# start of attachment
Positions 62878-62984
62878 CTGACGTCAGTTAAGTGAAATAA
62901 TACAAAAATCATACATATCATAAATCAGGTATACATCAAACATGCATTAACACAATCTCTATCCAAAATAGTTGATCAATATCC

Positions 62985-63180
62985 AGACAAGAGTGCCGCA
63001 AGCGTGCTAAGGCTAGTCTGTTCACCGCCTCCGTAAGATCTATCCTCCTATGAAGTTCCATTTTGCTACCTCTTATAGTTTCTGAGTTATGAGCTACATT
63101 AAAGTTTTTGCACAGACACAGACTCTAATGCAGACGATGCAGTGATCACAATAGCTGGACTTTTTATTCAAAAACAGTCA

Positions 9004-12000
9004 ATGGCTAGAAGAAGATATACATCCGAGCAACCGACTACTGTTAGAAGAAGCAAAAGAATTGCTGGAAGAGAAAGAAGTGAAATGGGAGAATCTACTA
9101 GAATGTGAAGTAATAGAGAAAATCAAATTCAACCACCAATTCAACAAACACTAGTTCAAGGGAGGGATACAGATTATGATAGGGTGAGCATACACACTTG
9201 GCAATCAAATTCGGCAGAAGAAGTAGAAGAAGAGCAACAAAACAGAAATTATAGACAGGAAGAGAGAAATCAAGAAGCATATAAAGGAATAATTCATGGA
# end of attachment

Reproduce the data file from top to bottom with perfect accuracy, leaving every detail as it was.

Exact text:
Positions 62878-62984
62878 CTGACGTCAGTTAAGTGAAATAA
62901 TACAAAAATCATACATATCATAAATCAGGTATACATCAAACATGCATTAACACAATCTCTATCCAAAATAGTTGATCAATATCC

Positions 62985-63180
62985 AGACAAGAGTGCCGCA
63001 AGCGTGCTAAGGCTAGTCTGTTCACCGCCTCCGTAAGATCTATCCTCCTATGAAGTTCCATTTTGCTACCTCTTATAGTTTCTGAGTTATGAGCTACATT
63101 AAAGTTTTTGCACAGACACAGACTCTAATGCAGACGATGCAGTGATCACAATAGCTGGACTTTTTATTCAAAAACAGTCA

Positions 9004-12000
9004 ATGGCTAGAAGAAGATATACATCCGAGCAACCGACTACTGTTAGAAGAAGCAAAAGAATTGCTGGAAGAGAAAGAAGTGAAATGGGAGAATCTACTA
9101 GAATGTGAAGTAATAGAGAAAATCAAATTCAACCACCAATTCAACAAACACTAGTTCAAGGGAGGGATACAGATTATGATAGGGTGAGCATACACACTTG
9201 GCAATCAAATTCGGCAGAAGAAGTAGAAGAAGAGCAACAAAACAGAAATTATAGACAGGAAGAGAGAAATCAAGAAGCATATAAAGGAATAATTCATGGA